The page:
Valentine's Day
Don't know what to give your Valentine this year? Maybe try a romantic poem. Shutterstock

Valentine’s Day is almost here and even if your valentine isn’t normally one for romantic poetry, everyone gets a bit sappy when struck with cupid’s arrow. Despite the commercialization of the holiday, Valentine’s Day is about reminding your partner just how much they mean to you, and how dearly they are loved.

So once a year on February 14, it’s ok to be a little corny, everyone will forgive you, and your boyfriend or husband will love the romantic gesture. While the old age saying, the best gift is from the heart still rings true, writing original poetry can certainly be difficult, that’s why we have collected 8 poems that express your true feelings of love and admiration on Valentine’s Day.

A Charm Invests A Face, Emily Dickinson

A charm invests a face

Imperfectly beheld.

The lady dare not lift her veil

For fear it be dispelled.

But peers beyond her mesh,

And wishes, and denies,

Lest interview annul a want

That image satisfies

The Passionate Shepherd to His Love, Christopher Marlowe

Come live with me and be my love,

And we will all the pleasures prove

That valleys, groves, hills, and fields,

Woods, or steepy mountain yields.

And we will sit upon rocks,

Seeing the shepherds feed their flocks,

By shallow rivers to whose falls

Melodious birds sing madrigals.

And I will make thee beds of roses

And a thousand fragrant poises,

A cap of flowers, and a kirtle

Embroidered all with leaves of myrtle;

A gown made of the finest wool

Which from our pretty lambs we pull;

Fair lined slippers for the cold,

With buckles of the purest gold;

A belt of straw and ivy buds,

With coral clasps and amber studs;

And if these pleasures may thee move,

Come live with me, and be my love.

The shepherds’ swains shall dance and sing

For thy delight each May morning:

If these delights thy mind may move,

Then live with me and be my love.

Eros, Ralph Waldo Emerson

The sense of the world is short,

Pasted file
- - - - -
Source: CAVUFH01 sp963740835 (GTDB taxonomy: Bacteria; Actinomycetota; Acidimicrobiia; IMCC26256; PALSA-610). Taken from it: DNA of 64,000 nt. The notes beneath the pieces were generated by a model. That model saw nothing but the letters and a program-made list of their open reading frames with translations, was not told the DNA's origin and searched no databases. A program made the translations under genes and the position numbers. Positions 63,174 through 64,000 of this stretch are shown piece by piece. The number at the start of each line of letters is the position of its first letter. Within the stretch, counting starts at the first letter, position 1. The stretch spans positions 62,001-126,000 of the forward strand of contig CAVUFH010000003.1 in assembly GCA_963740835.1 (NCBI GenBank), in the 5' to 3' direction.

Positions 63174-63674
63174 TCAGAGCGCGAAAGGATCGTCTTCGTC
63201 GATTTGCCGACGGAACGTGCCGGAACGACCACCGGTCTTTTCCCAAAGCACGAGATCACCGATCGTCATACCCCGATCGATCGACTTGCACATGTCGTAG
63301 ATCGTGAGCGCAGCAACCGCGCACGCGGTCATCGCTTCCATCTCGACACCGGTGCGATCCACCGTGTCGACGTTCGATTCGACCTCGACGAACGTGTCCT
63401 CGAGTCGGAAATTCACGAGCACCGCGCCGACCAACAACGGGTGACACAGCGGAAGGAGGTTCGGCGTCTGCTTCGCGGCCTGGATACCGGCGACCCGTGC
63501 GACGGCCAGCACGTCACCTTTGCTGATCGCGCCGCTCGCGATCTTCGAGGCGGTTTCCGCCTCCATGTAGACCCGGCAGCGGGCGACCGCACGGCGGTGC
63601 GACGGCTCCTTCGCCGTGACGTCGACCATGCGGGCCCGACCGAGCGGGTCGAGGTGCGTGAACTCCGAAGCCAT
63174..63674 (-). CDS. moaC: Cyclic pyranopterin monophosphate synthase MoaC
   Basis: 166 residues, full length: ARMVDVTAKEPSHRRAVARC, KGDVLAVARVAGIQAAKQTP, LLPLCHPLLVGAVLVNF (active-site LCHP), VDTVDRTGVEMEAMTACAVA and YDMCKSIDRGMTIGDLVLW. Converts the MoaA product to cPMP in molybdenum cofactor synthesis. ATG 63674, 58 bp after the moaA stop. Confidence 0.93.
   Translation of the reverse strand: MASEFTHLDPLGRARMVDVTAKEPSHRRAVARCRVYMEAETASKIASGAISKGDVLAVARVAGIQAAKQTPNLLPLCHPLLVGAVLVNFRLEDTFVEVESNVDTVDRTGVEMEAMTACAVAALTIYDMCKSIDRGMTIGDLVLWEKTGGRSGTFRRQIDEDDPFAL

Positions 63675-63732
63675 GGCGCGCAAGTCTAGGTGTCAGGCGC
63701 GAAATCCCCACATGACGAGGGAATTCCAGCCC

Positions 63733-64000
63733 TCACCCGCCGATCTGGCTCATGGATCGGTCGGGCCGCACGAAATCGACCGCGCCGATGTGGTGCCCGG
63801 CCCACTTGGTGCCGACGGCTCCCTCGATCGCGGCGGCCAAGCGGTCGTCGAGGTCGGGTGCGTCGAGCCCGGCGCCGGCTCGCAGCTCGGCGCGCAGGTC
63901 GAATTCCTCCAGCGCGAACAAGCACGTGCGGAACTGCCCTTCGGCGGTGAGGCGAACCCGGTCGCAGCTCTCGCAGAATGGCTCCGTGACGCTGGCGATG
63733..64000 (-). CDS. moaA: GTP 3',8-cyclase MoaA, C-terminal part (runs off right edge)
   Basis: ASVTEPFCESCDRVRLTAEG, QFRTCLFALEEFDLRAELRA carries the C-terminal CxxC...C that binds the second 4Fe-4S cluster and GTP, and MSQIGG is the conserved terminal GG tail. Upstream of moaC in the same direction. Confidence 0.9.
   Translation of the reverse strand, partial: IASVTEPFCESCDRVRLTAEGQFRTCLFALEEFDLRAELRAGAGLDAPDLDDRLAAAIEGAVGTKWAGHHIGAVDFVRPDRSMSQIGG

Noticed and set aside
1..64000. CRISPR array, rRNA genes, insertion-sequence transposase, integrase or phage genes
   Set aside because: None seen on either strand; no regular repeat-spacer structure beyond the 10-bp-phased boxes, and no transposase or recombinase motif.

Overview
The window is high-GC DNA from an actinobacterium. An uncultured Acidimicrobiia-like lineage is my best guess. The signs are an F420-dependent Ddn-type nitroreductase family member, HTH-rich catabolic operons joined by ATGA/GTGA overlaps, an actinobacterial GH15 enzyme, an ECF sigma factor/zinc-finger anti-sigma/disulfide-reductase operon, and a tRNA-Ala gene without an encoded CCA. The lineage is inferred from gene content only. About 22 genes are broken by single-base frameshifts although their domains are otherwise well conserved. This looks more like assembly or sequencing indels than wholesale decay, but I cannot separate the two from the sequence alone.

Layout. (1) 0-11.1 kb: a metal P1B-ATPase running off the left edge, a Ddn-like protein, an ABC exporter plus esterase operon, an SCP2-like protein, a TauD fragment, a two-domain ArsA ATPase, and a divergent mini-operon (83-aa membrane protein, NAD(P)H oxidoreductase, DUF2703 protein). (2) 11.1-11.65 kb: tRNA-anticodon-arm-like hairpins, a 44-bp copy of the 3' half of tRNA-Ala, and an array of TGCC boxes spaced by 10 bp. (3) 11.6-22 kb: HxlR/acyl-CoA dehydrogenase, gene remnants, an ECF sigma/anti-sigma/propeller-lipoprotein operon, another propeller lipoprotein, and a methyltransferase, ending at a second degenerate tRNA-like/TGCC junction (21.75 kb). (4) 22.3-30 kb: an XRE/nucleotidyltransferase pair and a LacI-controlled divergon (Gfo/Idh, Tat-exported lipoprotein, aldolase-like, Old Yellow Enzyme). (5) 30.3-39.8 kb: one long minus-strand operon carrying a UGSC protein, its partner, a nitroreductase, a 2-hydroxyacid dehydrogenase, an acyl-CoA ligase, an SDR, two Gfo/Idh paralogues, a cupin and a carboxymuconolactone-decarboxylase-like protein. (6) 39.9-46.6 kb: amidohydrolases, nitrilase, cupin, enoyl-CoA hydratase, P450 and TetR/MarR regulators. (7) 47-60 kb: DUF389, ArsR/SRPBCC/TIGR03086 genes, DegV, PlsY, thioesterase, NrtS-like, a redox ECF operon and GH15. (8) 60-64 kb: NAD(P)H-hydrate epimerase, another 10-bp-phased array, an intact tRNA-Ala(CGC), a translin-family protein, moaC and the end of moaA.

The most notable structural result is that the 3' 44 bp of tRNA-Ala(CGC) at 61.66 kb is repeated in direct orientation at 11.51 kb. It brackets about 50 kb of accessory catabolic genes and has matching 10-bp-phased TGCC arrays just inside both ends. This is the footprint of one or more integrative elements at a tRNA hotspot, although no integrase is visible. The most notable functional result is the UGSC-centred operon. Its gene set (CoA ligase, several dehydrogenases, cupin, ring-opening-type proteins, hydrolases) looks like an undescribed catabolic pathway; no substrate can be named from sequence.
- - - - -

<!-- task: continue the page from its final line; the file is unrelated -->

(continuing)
Long and various the report,

To love and be beloved;

Men and gods have not outlearned it,

And how oft soe'er they've turned it,

'Tis not to be improved.

Love’s Philosophy, Percy B. Shelley

The fountains mingle with the river

And the rivers with the ocean,

The winds of Heaven mix for ever

With a sweet emotion;

Nothing in the world is single,

All things by a law divine

In one spirit meet and mingle -

Why not I with thine?

See the mountains kiss high Heaven

And the waves clasp one another;

No sister-flower would be forgiven

If it disdained its brother;

And the sunlight clasps the earth,

And the moonbeams kiss the sea -

What are all these kissings worth

If thou kiss not me?

As Much As You Can, Constantine P. Cavafy

Even if you cannot shape your life as you want it, at least try this

as much as you can; do not debase it

in excessive contact with the world,

in the excessive movements and talk.

Do not debase it by taking it,

dragging it often and exposing it

to the daily folly

of relationships and associations,

until it becomes burdensome as an alien life.

I Cannot Live With You, Emily Dickinson

I cannot live with you,

It would be life,

And life is over there

Behind the shelf

The sexton keeps the key to,

Putting up

Our life, his porcelain,

Like a cup

Discarded of the housewife,

Quaint or broken;

A newer Sevres pleases,

Old ones crack.

I could not die with you,

For one must wait

To shut the other's gaze down,

You could not.

And I, could I stand by

And see you freeze,

Without my right of frost,

Death's privilege?

Nor could I rise with you,

Because your face

Would put out Jesus'.

That new grace

Glow plain and foreign

On my homesick eye,

Except that you, than he

Shone closer by.

I Loved You First, Christina Rossetti

I loved you first: but afterwards your love

Outsoaring mine, sang such a loftier song

As drowned the friendly cooings of my dove.

Which owes the other most? my love was long,

And yours one moment seemed to wax more strong;

I loved and guessed at you, you construed me

And loved me for what might or might not be -

Nay, weights and measures do us both a wrong.

For verily love knows not 'mine' or 'thine;'

With separate 'I' and 'thou' free love has done,

For one is both and both are one in love:

Rich love knows nought of 'thine that is not mine;'

Both have the strength and both the length thereof,

Both of us, of the love which makes us one.

Loneliness Settling, Pearl Aman

The moment the train left...

My eyes got wet...

The farther the train went...

My heart felt a southward bend...

The train was taking me far away from you...

But why was it making me so low...

I was wondering what brought those tears...

"I am losing you", is it this fear?

The pain of a promise broken...

Is making me increasingly weaken...

To stop my tears , I close my eyes...

Inside my heart..a lonliness lies...

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